What Was the Zimmermann Note?

The Zimmermann note, or Zimmermann telegram, was a German proposal for Mexico to declare war on the United States if the United States declared war on Germany during World War I. The telegram helped generate support among the American populace for U.S. entry into the war.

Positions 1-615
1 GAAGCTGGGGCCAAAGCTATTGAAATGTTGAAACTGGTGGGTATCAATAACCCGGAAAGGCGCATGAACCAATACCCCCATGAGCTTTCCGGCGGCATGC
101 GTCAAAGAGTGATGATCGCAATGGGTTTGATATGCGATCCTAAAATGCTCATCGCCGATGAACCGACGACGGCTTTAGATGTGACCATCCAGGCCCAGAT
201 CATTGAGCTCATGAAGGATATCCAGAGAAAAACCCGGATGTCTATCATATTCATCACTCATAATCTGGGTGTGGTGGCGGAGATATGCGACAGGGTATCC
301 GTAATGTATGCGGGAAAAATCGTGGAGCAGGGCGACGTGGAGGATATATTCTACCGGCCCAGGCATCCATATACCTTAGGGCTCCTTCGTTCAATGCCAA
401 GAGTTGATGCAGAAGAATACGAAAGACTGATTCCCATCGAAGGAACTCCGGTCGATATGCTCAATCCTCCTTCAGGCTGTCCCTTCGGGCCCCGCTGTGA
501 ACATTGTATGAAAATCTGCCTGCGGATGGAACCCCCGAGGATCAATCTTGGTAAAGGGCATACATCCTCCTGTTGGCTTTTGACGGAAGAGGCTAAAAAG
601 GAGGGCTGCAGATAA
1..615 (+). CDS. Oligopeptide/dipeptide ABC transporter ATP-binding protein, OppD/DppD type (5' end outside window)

German foreign secretary Arthur Zimmermann sent the telegram to Heinrich von Eckardt, the German ambassador to Mexico, on Jan. 16, 1917. In the telegram, Germany promised that Mexico would receive the territories of Texas, New Mexico and Arizona if Mexico declared war on the U.S. After British intelligence intercepted and decrypted the telegram, Walter H. Page, the U.S. ambassador to Britain, took the document to Woodrow Wilson, the U.S. president, on Feb. 24. On March 1, newspapers began to publish accounts of the telegram, which some initially dismissed as inauthentic. However, Zimmermann himself confirmed the document's authenticity, creating a wave of anti-German sentiment among the U.S. public. Combined with the anger over German attacks on American ships, this sentiment gave Wilson and the U.S. Congress the support they needed to declare war on Germany on April 6, 1917. The Mexican government officially rejected the German proposal after the U.S. chose to enter the war.